Edit ModuleShow Tags

Tech Startup: StandLogix

New software measures the use of standing desks


Published:

Tech Startup: StandLogix 

Where: Denver

Website: standlogix.com

Founded: 2016

Initial Lightbulb: Founder and CEO Erik Carver was in a motorcycle accident in 2006. "I was working a sales desk job and quickly realized I couldn't sit down for more than 30, 40 minutes without parts of my body going numb," he remembers. "Standing was the holy grail for me. It eliminated or reduced all of my pain."

After running construction companies for a few years, Carver got into the standing-desk business with The unDesk in 2012. The Arvada-based white-labeling company marketed predominately imported standing desks.

Sales of the expensive products hit the wall quickly; repeat customers were rare. "People weren't using them," Carver says, likening standing desks at the office to treadmills at home. "You might use it a couple times, then you start hanging laundry on it."

So he spun a new company, StandLogix, out of the since-shuttered unDesk, to motivate people to stand more at work. Based at Catalyst HTI in Denver's RiNo Art District, Carver works with CTO Michael Munger and a network of contractors and consultants.

In a Nutshell: Carver says StandLogix gives employers a "way to measure and manage the utilization of a standing desk."

A puck-shaped node detects standing desk usage and records each user's data anonymously. "It's like a Fitbit for a desk," he adds. "We don't sell standing desks. We sell software that makes them smarter."

StandLogix completed an 18-month pilot with MGMA, an Englewood-based health-care industry association, in early 2018. The result? "We were able to drive a 294 percent increase in movement," Carver says, which translates to employee wellness. "Your body is designed to move."

Shelly Waggoner, vice president of human resources and customer experience at MGMA, says the organization began buying standing desks in the mid-2010s and now has about 30 in all.

Gamification more than doubled user engagement during the pilot. "The bottom line is the more we gamified it, the better results we got," Waggoner says. There were rewards, but Waggoner says "bragging rights" proved an even bigger motivator.

Moving workers means more productive workers: MGMA employees reported being more productive, aware and alert using the StandLogix system. It also made for better return on investment on pricey standing desks.

"They talk about how they feel more energized," Waggoner says. "Our staff continues to use them. I continue to have a wait list of people who want them."

Munger and Carver refined the platform in 2018 for an early 2019 launch. The long-term plans are to sell the platform to manufacturers of standing desks and the anonymized data to insurers.

"We're creating a unique physical activity data stream of people working at desks," Carver says. About 80 million people work at desks in the U.S., he adds, and each sedentary employee costs companies $3,500 annually. "We allow self-insured employee groups to leverage this data for stop-loss insurers."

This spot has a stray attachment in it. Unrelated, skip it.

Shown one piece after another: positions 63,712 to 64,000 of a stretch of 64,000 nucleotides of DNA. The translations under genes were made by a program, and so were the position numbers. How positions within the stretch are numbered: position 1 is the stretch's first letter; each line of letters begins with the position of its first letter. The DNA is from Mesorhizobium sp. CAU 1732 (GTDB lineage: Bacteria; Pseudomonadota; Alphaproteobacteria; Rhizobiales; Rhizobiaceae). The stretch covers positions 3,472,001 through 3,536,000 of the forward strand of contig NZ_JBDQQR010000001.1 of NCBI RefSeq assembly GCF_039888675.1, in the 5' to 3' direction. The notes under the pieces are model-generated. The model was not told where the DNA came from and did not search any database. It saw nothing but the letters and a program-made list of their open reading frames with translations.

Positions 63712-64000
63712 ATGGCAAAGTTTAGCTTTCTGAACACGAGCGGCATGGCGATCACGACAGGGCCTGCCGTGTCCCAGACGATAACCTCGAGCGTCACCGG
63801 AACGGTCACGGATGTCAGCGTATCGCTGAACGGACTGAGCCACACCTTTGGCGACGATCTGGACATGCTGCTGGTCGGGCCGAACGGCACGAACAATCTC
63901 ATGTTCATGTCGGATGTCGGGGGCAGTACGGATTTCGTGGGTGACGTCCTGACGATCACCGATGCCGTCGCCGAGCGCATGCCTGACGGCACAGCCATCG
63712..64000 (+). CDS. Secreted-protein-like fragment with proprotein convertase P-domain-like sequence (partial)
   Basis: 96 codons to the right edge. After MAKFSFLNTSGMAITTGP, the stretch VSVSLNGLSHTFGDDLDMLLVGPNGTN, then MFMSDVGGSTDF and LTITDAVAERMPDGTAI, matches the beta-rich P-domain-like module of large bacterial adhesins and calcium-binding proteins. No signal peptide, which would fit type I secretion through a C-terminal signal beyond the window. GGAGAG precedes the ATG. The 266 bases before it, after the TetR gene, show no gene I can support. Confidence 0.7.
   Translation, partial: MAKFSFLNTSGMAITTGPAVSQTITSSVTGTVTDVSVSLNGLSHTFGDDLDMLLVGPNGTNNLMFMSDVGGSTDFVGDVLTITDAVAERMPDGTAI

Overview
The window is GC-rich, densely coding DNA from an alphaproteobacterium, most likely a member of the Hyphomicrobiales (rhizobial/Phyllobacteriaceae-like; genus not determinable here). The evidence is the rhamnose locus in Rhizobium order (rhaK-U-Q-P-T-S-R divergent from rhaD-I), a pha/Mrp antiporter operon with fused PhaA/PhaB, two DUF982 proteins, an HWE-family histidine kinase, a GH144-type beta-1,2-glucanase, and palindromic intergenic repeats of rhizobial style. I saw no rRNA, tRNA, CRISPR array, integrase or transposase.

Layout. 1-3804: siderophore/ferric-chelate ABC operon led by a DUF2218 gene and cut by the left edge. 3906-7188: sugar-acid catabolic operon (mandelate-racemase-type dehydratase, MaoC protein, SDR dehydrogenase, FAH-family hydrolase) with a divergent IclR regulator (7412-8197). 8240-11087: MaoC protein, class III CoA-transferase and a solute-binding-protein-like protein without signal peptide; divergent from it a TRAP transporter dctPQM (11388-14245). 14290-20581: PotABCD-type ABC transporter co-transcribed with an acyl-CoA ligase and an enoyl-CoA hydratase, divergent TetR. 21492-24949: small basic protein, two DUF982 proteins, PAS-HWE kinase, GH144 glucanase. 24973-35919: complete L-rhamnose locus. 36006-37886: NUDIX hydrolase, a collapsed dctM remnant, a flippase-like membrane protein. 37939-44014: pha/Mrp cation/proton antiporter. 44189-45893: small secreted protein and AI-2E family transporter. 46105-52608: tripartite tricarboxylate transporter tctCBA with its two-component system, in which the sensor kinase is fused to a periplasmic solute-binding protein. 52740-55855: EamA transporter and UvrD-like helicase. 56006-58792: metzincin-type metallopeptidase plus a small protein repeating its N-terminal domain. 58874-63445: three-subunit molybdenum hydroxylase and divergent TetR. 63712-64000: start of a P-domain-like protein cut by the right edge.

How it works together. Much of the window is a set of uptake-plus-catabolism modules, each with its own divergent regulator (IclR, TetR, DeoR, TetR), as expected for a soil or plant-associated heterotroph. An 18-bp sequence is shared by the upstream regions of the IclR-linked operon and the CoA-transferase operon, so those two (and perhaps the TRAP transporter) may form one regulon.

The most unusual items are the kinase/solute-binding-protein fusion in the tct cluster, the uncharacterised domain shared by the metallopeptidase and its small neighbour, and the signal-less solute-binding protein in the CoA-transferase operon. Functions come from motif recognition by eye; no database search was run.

The Market: Standing desks are the fastest growing HR benefit since 2016, according to the Society for Human Resource Management. Carver says industry analysts estimate there will be 11.3 million standing desks worldwide by 2020. The market is growing at a double-digit rate and forecast to hit $3 billion by 2025.

But the StandLogix business model is tied more to the data play. Insurers are "not in the business of making less money," Carver says. "They're in the business of retaining customers."

Financing: "We've brought in about $400,000 in seed capital," Carver says. He says StandLogix will pursue a Series 
A round or strategic investment in the neighborhood of $1 million in early 2019.

Edit Module
Eric Peterson

Denver-based writer Eric Peterson is the author of Frommer's Colorado, Frommer's Montana & Wyoming, Frommer's Yellowstone & Grand Teton National Parks and the Ramble series of guidebooks, featuring first-person travelogues covering everything from atomic landmarks in New Mexico to celebrity gone wrong in Hollywood. Peterson has also recently written about backpacking in Yosemite, cross-country skiing in Yellowstone and downhill skiing in Colorado for such publications as Denver's Westword and The New York Daily News. He can be reached at Eptcb126@msn.com

Get more content like this: Subscribe to the magazine | Sign up for our Free e-newsletter

Edit ModuleShow Tags

Archive »Related Articles

The Top 3 Work Habits Pros Are Scared Of

It’s important to overcome your fears. Instead of getting caught up in what could go wrong or has gone wrong, focus on the steps necessary to achieve your goals. And remember, there’s always room for improvement.

How You Run Your Business is Critically Important

Building the right operating system that includes communication, planning and a healthy culture is just as important as having a sound strategy.

How Much Payment Automation is Right for You?

The choice of products you want to utilize boils down to how efficient you want to be and around what areas you want to build lasting strategies.
Edit ModuleShow Tags
Edit Module


 

Edit ModuleShow Tags
Edit ModuleShow Tags Edit ModuleShow Tags
Edit ModuleShow Tags Edit ModuleShow Tags
Edit ModuleShow Tags Edit ModuleShow Tags